The Foreign Service Journal, May 2024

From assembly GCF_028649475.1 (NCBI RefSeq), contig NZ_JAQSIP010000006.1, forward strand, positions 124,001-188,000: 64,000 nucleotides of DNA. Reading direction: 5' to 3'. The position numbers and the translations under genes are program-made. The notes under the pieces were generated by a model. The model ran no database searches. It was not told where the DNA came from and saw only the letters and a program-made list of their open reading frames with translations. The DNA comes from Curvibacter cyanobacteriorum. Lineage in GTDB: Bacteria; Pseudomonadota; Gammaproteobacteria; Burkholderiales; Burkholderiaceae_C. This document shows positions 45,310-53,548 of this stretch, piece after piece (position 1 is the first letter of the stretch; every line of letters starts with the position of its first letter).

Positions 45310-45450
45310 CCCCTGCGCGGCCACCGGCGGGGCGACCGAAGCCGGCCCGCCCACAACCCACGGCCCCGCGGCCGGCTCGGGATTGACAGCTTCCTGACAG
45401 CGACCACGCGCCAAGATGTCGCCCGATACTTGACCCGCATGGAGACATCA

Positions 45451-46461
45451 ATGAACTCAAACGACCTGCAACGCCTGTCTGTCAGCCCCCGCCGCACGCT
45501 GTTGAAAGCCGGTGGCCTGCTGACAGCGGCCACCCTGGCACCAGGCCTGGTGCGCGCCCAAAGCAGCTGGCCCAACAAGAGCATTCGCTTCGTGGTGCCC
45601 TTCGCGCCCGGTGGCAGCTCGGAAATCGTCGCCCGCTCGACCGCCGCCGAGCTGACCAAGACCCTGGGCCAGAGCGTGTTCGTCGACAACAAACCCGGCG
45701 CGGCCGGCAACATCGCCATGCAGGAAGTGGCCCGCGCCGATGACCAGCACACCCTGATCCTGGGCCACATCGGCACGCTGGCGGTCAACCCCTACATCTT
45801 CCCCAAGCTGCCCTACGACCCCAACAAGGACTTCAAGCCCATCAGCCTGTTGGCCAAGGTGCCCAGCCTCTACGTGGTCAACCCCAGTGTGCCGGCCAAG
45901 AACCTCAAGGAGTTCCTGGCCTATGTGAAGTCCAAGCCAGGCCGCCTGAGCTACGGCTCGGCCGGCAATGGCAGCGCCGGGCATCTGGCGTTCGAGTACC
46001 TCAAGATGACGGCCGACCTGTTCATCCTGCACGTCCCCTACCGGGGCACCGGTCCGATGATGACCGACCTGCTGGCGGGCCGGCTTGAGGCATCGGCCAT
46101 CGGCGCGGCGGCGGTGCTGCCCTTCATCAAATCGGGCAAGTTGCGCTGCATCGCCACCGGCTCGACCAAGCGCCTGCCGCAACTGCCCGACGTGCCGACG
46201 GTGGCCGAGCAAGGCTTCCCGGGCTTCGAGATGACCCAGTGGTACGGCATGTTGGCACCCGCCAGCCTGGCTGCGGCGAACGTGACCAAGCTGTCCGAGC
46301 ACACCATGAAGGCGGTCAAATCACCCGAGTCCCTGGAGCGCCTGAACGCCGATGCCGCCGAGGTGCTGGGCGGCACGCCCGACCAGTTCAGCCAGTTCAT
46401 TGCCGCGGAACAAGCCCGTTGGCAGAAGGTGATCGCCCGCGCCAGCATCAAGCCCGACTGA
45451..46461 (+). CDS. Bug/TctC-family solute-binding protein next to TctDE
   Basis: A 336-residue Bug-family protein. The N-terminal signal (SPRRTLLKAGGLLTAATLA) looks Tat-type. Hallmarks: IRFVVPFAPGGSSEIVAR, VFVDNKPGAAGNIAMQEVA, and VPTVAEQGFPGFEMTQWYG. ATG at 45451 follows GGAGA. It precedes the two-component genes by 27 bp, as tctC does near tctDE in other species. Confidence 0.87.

THE FOREIGN SERVICE JOURNAL | MAY 2024 93 that facilitate a later move. Much of that advice can be adapted to later stages in an academic career. Discussing the international relations “ecosystem,” the authors—shockingly—make clear that life is bigger than the Foreign Service! They differentiate among the Foreign Service, the Civil Service, political appointments, and other “excepted services,” contractors, fellows, and so on. They also note that State is not the only foreign policy game in town, pointing out how agencies like Commerce, Agriculture, Treasury, Homeland Security, and the intelligence community all have foreign policy equities. Nor is foreign policy limited to the executive branch. It is also done in Congress (by both individual members and committees, each with different kinds of staffs). Beyond formal government, there are also the think-tank and lobby worlds, from which many original ideas and alternatives in foreign policy can emerge. Finally, in an increasingly globalized world, the private sector (including foundations) also needs experts in all manner of countries, regions, and issues. The authors not only describe the foreign policy elephant to the blind scholar but also offer practical advice on how to break into and succeed in that world. Their counsel includes such things as how to translate abstruse academic skills into terms like “negotiated,” “analyzed,” “persuaded,” and “solved” that the policy community understands and values, as well as discussion of networks, interpersonal skills, communications styles, and where to look for jobs. They also tender actionable advice on how to make a difference when starting out on the job in the foreign policy world. They speak to the challenges of work/ life balance—both in terms of how the problem differs from that in the academy and its varying shape at different stages in a foreign policy career. And they even offer ideas about how to translate international experience back into academic terms for those who inexplicably decide to cross back over the pass from foreign policy Shangri-La. n John M. Grondelski, a Foreign Service officer, is currently a Pearson Fellow in the office of U.S. Senator Ted Cruz (R-Texas).